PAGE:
Tommy Robinson Freed on Bail by Court of Appeal in London
Former English Defence League leader wins challenge against contempt of court finding
Former English Defence League (EDL) leader Tommy Robinson has been freed on bail by leading judges after winning his challenge against a contempt of court finding.
Lord Chief Justice Lord Burnett and two other judges in London quashed a finding of contempt made against Robinson at Leeds crown court in May when he was sentenced to 13 months in jail.
Announcing the decision on Wednesday, Lord Burnett said the court was allowing his appeal “in respect of the committal for contempt at Leeds crown court”.
He added: “The appellant is granted bail and the matter of contempt at Leeds crown court is remitted to be heard again.”
The judges had been urged to overturn two contempt of court findings against Robinson (35), whose real name is Stephen Christopher Yaxley-Lennon — made at Leeds crown court and at Canterbury crown court.
At a hearing in July, his QC Jeremy Dein argued that procedural “deficiencies” had given rise to “prejudice”.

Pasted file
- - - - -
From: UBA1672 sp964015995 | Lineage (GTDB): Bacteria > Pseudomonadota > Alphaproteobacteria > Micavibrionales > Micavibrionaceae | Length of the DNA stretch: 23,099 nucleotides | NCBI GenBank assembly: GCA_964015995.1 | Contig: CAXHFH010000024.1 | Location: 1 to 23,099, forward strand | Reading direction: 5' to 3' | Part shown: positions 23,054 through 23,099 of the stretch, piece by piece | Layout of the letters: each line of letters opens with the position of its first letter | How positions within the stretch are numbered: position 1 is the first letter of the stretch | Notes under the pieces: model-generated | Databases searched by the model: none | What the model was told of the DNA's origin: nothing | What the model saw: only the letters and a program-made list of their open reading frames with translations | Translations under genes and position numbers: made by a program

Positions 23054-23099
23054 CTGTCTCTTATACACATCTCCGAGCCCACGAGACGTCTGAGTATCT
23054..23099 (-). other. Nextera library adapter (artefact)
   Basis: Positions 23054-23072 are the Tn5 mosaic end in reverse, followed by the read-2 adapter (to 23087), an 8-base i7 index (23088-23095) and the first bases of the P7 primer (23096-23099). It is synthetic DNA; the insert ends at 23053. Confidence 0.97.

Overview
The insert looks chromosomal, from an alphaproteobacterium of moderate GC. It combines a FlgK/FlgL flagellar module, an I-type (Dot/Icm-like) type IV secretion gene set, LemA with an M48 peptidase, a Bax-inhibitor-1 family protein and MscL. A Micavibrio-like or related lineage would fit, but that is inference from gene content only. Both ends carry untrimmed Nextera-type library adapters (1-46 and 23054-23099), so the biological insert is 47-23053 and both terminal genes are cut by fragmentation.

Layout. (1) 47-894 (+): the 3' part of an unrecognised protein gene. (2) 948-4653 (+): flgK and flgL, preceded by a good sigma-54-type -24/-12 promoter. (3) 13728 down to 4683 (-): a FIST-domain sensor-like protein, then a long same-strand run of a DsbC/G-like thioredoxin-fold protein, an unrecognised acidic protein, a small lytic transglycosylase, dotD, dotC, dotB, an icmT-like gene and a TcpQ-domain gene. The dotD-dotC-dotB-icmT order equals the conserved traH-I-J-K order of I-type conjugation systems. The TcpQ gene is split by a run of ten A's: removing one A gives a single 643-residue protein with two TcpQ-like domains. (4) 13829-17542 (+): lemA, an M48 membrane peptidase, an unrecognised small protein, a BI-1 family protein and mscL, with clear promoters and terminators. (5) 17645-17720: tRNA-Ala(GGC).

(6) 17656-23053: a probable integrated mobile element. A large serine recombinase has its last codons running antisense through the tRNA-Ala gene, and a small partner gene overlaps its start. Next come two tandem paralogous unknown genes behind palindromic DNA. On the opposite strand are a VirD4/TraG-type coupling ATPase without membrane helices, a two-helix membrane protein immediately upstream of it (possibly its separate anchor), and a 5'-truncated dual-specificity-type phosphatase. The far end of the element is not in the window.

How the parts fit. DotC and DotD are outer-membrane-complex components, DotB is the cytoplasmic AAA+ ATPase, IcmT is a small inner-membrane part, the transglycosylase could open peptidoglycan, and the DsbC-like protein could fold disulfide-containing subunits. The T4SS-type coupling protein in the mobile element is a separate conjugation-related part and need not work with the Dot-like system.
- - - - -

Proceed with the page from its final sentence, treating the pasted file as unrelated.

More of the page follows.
Mr Dein also submitted that the sentence was “manifestly excessive” and that “insufficient” regard had been given to personal mitigation.
Robinson was jailed in May after he filmed people involved in a criminal trial and broadcast the footage on social media.
The footage, lasting around an hour, was watched 250,000 times within hours of being posted on Facebook.
The far-right activist was given 10 months for contempt of court, which he admitted, and a further three months for breaching a previous suspended sentence.
Robinson was detained outside Leeds Crown Court after using social media to broadcast details of a trial which is subject to blanket reporting restrictions.
It was the second time Robinson had breached court orders, having narrowly avoided jail in May last year over footage he filmed during the trial of four men who were later convicted of gang-raping a teenage girl.
The judge on that occasion gave him a three-month suspended sentence and told him his punishment was not about “freedom of speech or freedom of the press” but about “justice and ensuring that a trial can be carried out justly and fairly”.
Mr Dein argued during the recent appeal proceedings that the findings of contempt of court on each occasion should be quashed as a “conglomeration of procedural deficiencies” had given rise to prejudice.
The QC said the proceedings in Leeds had been “unnecessarily and unjustifiably rushed”.
He told the judges: “We maintain it is of particular importance that right from the outset the appellant, albeit in a very stressful and difficult situation, offered to have the live stream taken down and contact people who could do so.”
There had been no intention to disrupt the trial or to breach any order, Mr Dein said.
The court of appeal judges announced that they were dismissing Robinson’s appeal in respect of the earlier contempt finding at Canterbury crown court.